Horror Rises From the Tomb
Director: Carlos Aured
Stars: Paul Naschy, Emma Cohen, Victor Alcazar
The film opens in medieval France and it already looks like it’s going to be a chore to watch. The video quality is sub-par and the image is constantly jumping around the frame. Every shot ends with the most brutal of cuts, making it look as if the film strip was edited with a rusty pair of old sewing scissors and some masking tape after a cat had chewed on it for awhile. Anyway, we see Alaric de Marnac (Paul Naschy in one of 3 roles) and his mistress Mabille (Helga Line) being executed for some terrible crimes. This isn’t just a Spanish Inquisition witch-hunt execution either, these two people were up to some seriously evil things: Cannibalism, vampirism, associating with known lycanthropes. Alaric’s head is to be severed from his body and buried separately so there will be no chance of him finding resurrection were his head ever to magically reattach itself to his body. Mabille, on the other hand, is just hanged and tortured. As they swear to get their revenge we get our first glance at how BAD the dubbing in this film is. The dialogue doesn’t come close to being in synch with the actors. Sometimes actors are reading lines when NOBODY in the scene is talking.
Well apparently Alaric and Mabille’s immediate plans for vengeance never really panned out because we’re suddenly thrust into modern day France. A group of wealthy and absolutely uninteresting people gather together and, on a whim, decide to have a seance. Honestly I was able to catch that one of these guys is Hugo (Paul Naschy in another role) and an artist named Maurice (Victor Alcazar). During this seance they contact the spirit of Alaric who drones endlessly with redundant lines like “They took my severed head from off of my body.” It would seem that Hugo, a wealthy landowner, is a descendant of Alaric and somewhere on a chalet he owns up in the mountains there just might be a treasure. So the gang hops in the car and goes off to do some digging.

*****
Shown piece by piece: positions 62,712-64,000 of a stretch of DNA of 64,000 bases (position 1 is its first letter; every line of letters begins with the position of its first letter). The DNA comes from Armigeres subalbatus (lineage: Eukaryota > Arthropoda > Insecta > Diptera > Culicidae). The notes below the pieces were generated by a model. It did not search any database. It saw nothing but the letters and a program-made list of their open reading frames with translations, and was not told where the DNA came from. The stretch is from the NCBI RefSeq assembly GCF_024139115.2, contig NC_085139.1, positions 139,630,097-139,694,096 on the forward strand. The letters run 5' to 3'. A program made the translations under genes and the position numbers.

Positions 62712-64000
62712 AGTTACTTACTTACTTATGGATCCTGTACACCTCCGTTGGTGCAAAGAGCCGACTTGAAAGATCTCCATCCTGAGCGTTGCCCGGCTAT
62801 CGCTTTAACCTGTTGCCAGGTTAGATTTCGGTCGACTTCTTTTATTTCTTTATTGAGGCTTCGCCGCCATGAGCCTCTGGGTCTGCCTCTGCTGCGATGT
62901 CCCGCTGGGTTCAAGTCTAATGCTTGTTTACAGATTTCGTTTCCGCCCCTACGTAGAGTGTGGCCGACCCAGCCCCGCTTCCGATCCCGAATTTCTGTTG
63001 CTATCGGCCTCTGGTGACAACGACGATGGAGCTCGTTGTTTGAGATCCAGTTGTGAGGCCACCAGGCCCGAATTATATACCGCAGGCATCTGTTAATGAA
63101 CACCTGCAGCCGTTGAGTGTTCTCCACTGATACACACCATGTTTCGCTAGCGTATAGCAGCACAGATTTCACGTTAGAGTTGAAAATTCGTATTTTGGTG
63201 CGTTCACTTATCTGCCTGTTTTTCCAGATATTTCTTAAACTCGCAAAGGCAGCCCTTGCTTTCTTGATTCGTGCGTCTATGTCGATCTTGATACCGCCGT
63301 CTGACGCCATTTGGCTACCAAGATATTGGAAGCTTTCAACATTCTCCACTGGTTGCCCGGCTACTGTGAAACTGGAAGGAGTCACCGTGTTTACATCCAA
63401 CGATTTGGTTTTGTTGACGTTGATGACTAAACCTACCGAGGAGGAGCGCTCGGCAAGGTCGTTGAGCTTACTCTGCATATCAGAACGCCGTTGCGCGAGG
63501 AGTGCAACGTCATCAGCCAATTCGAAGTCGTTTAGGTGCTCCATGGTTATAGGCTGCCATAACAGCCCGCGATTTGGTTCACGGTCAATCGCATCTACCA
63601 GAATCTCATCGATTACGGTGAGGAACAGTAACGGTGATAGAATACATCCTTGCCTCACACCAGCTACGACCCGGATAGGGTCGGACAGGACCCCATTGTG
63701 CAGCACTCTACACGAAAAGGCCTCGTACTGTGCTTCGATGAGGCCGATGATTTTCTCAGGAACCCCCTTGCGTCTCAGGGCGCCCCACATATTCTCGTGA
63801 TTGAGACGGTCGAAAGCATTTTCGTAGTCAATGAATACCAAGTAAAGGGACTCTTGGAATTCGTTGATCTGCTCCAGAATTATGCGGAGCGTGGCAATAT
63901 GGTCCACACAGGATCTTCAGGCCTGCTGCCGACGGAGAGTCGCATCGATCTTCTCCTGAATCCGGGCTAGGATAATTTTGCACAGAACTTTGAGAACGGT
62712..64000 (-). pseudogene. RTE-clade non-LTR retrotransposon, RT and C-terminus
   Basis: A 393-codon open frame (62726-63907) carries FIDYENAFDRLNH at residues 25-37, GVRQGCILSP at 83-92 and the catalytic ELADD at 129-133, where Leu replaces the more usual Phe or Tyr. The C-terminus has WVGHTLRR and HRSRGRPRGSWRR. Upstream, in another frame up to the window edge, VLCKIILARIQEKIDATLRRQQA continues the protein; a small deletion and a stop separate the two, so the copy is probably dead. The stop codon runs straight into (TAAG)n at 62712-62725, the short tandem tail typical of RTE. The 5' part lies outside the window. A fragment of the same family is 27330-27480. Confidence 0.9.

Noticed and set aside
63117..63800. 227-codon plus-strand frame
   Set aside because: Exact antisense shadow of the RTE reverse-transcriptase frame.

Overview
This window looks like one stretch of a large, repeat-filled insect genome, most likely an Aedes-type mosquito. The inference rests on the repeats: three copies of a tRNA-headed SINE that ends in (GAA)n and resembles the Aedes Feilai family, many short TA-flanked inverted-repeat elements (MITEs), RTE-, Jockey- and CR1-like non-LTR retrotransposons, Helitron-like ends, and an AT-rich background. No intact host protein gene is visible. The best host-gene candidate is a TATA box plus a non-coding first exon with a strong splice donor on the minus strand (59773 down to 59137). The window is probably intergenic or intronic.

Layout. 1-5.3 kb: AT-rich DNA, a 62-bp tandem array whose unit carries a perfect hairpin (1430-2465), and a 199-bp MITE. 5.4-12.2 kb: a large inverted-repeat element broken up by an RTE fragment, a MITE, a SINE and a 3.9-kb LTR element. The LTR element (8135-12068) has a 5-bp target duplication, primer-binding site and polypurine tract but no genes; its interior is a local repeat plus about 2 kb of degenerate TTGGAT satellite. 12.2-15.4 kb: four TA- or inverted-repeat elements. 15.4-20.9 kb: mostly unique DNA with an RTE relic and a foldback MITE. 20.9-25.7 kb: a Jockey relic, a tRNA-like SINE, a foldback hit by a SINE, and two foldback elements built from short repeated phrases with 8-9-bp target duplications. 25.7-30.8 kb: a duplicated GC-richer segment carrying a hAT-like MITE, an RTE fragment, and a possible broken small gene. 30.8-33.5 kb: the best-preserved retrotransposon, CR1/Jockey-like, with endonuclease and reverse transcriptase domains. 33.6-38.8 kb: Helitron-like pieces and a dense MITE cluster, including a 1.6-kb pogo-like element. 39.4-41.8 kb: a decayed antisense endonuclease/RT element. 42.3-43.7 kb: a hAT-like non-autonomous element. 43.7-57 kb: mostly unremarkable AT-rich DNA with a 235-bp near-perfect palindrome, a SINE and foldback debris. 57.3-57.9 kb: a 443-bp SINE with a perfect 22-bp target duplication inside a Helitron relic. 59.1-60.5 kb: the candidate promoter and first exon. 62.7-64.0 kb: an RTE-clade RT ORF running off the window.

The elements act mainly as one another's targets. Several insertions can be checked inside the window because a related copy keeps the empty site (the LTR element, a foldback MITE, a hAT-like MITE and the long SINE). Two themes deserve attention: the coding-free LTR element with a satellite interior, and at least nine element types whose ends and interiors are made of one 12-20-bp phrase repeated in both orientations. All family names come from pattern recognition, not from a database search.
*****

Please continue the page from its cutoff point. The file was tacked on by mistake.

The movie drags and is goddamn boring until they dig up this treasure. It’s then that stuff begins to get interesting. What is the treasure, why the severed head of Alaric of course. His “spirit” I suppose starts possessing people to murder others and carry out his dark wishes. The head even pops back to life and starts talking, telling people what to do in order to fully reanimate himself and Mabille in their dark ritual. Once they’ve been resurrected the happy couple wanders the nearby town killing everyone. It’s now up to Hugo, Maurice and the grounds keeper’s daughter Elvira to stop this ancient evil. There’s a lot of different horror motifs present here but Horror Rises From the Tomb does a great job of not falling into any of the cliches inherent in the genre.
I will give this movie credit for really trying to go all out with its horror motif. We’ve got vampire people in a dark pact with Satan, demon possession, a girl’s heart is ripped out during a black mass, people are having sex and even zombies jump into the action only to be burned “alive.” Granted the effects are pretty goofy-looking, the music is irritating and the acting is atrocious – but the spirit is still there; the creative drive and well-meant attempt to tell a good horror story is ever present. Horror Rises From the Tomb is original despite its many faults. One particular thing that grabbed my interest was what Alaric and Mabille are weak to. Instead of the Christian iconography such as crucifixes or holy water being used to ward off evil – Hugo and Elvira discover that these demon-people are weak to Norse artifacts. They find a pendant of Thor’s hammer. Vampires are stopped by the power of THOR!
Given what I’ve already seen on this DVD collection and what I know lies in store for me, I started Horror Rises From the Tomb with the lowest possible expectations and was pleasantly surprised. The production quality was terribly low and, at times, downright aggravating. However, between the jumpy frames and terrible cuts there was magic. This wasn’t some mess of cliches thrown together in an attempt to make a quick buck telling the same horror story over again – there was a sincere effort here to be original – it’s one of the few times where one can put aside the poor techincal aspects and just enjoy the movie for what is what meant to be – an original horror film. Horror Rises From the Tomb certainly offers a lot more fun than most of the “horror” filling multiplexes today. I really hope the rest of this DVD set has more gems like this film to offer